And therefore where I left, I will pursue
This ancient story, whether false or true,
In hope it may be mended with a new.
The prince I mention'd, full of high renown,
In this array drew near th' Athenian town;
When, in his pomp and utmost of his pride,
Marching, he chanc'd to cast his eye aside,
And saw a choir of mourning dames, who lay
By two and two across the common way:
At his approach they rais'd a rueful cry,
And beat their breasts, and held their hands on high,
Creeping and crying, till they seiz'd at last
His courser's bridle, and his feet embrac'd.
"Tell me," said Theseus, "what and whence
And why this funeral pageant you prepare?
Is this the welcome of my worthy deeds,
To meet my triumph in ill-omen'd weeds?
Or envy you my praise, and would destroy
With grief my pleasures, and pollute my joy?
Or are you injur'd, and demand relief?
Name your request, and I will ease your grief."
The most in years of all the mourning train
Began (but swooned first away for pain);
Then scarce recover'd spoke: "Nor envy we
Thy great renown, nor grudge thy victory;
"Tis thine, O king, th' afflicted to redress,
And Fame has fill'd the world with thy success:
We, wretched women, sue for that alone,
Which of thy goodness is refus'd to none;
Let fall some drops of pity on our grief,
If what we beg be just, and we deserve relief:
For none of us, who now thy grace implore,
But held the rank of sovereign queen before;
Till, thanks to giddy Chance, which never bears
That mortal bliss should last for length of years,
She cast us headlong from our high estate,
And here in hope of thy return we wait:
And long have waited in the temple nigh,
Built to the gracious goddess Clemency.
But reverence thou the power whose name it bears,
Relieve th' oppress'd, and wipe the widow's tears.
I, wretched I, have other fortunes seen,
The wife of Capaneus, and once a queen:
At Thebes he fell, curst be the fatal day!
And all the rest thou seest in this array
To make their moan, their lords in battle lost
Before that town, besieg'd by our confederate host:
But Creon, old and impious, who commands
The Theban city, and usurps the lands,
Denies the rites of funeral fires to those
Whose breathless bodies yet he calls his foes.
Unburn'd, unburied, on a heap they lie;
Such is their fate, and such his tyranny;
No friend has leave to bear away the dead,
But with their lifeless limbs his hounds are fed."
At this she shriek'd aloud; the mournful train
Echo'd her grief, and, grovelling on the plain,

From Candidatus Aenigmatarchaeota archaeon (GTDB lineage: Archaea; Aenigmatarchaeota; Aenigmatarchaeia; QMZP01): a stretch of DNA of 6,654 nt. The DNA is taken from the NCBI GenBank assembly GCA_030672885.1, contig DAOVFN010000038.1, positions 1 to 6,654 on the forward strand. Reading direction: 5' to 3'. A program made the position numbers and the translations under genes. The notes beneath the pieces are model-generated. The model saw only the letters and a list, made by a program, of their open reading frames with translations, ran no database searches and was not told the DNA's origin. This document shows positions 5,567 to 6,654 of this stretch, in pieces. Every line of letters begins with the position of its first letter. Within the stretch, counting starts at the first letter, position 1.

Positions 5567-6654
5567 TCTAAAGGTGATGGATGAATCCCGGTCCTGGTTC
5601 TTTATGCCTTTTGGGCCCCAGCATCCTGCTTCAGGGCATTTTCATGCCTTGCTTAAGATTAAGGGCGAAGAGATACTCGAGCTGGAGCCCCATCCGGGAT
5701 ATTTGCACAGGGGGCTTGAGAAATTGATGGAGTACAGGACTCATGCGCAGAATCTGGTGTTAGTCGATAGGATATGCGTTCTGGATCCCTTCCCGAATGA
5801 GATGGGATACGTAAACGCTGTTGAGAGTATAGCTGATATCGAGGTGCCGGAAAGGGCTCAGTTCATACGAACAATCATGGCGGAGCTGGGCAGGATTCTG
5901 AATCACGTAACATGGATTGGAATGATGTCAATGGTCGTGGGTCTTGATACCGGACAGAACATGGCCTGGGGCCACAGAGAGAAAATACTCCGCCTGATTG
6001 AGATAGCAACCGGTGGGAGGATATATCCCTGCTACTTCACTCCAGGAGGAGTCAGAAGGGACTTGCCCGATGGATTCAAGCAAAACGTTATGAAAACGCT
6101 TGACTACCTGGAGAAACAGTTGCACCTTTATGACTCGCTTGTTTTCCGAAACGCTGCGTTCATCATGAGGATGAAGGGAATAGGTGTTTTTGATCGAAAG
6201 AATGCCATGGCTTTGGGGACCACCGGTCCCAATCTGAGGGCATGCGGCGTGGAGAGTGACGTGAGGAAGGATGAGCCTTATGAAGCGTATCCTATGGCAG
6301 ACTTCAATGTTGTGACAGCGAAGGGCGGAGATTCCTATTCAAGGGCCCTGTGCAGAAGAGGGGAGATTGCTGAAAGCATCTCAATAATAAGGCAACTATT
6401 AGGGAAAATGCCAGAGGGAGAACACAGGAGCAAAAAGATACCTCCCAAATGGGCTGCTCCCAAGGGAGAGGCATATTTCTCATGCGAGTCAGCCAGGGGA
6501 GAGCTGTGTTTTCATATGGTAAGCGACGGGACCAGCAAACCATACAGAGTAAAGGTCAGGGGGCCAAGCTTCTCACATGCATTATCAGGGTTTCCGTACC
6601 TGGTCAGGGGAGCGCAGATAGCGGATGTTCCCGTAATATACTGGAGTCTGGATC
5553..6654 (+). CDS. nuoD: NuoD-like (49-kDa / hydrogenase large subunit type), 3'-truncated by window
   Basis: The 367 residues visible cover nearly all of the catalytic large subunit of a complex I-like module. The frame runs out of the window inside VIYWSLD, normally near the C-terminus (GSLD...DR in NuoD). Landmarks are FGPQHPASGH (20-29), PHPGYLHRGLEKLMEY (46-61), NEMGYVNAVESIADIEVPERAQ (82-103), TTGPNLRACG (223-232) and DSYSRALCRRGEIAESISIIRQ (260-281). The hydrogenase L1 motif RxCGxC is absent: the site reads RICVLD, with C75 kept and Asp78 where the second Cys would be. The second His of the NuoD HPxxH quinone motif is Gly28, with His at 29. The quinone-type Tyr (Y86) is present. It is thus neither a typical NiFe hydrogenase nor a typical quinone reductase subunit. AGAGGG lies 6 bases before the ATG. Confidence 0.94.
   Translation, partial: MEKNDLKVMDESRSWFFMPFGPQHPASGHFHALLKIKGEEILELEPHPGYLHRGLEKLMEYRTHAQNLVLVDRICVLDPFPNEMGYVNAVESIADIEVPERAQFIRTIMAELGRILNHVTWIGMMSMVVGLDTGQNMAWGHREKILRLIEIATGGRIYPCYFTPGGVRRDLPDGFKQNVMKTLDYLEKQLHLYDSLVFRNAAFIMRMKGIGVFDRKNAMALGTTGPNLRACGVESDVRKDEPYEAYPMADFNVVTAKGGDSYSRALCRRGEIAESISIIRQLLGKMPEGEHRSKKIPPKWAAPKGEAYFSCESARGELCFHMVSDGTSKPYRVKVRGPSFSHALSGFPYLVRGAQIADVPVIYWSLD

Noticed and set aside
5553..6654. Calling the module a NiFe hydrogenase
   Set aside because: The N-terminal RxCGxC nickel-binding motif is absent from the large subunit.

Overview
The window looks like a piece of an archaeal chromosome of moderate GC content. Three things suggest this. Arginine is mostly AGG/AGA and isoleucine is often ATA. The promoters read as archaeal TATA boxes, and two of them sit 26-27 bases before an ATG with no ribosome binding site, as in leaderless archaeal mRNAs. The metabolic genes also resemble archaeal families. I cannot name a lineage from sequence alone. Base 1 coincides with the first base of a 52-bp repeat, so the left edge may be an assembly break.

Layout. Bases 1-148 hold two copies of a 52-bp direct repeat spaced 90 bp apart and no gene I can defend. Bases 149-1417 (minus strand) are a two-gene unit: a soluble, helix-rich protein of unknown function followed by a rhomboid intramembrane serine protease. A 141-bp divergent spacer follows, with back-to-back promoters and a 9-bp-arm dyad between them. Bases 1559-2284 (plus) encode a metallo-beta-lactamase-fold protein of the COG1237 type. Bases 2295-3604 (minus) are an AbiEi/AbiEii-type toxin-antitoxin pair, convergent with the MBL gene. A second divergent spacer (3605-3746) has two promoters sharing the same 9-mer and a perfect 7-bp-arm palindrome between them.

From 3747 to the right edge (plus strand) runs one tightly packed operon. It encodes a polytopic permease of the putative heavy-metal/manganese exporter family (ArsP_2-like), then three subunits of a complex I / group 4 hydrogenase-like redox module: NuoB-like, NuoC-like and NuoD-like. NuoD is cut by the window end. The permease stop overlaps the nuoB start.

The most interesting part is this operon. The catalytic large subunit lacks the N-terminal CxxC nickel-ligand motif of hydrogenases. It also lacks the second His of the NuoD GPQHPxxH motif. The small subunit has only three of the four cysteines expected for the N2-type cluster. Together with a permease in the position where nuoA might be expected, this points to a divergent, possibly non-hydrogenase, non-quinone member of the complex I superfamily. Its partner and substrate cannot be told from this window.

With groans, and hands upheld, to move his mind,
Besought his pity to their helpless kind!
The prince was touch'd, his tears began to flow,
And, as his tender heart would break in two,
He sigh'd, and could not but their fate deplore,
So wretched now, so fortunate before.
Then lightly from his lofty steed he flew,
And raising, one by one, the suppliant crew,
To comfort each, full solemnly he swore,
That by the faith which knights to knighthood bore,
And whate'er else to chivalry belongs,
He would not cease, till he reveng'd their wrongs:
That Greece should see perform'd what he declar'd;
And cruel Creon find his just reward.
He said no more, but, shunning all delay,
Rode on; nor enter'd Athens on his way:
But left his sister and his queen behind,
And wav'd his royal banner in the wind:
Where in an argent field the god of war
Was drawn triumphant on his iron car;
Red was his sword, and shield, and whole attire,
And all the godhead seem'd to glow with fire;
Ev'n the ground glitter'd where the standard flew
And the green grass was dyed to sanguine hue.
High on his pointed lance his pennon bore
His Cretan fight, the conquer'd Minotaur :
The soldiers shout around with generous rage.
And in that victory their own presage.
He prais'd their ardor; inly pleas'd to see
His host the flower of Grecian chivalry.
All day he march'd; and all th' ensuing night;
And saw the city with returning light.
The process of the war I need not tell,
How Theseus conquer'd, and how Creon fell:
Or after, how by storm the walls were won,
Or how the victor sack'd and burn'd the town:
How to the ladies he restor'd again
The bodies of their lords in battle slain :
And with what ancient rites they were interr'd;
All these to fitter times shall be deferr'd:
I spare the widows' tears, their woful cries,
And howling at their husbands' obsequies;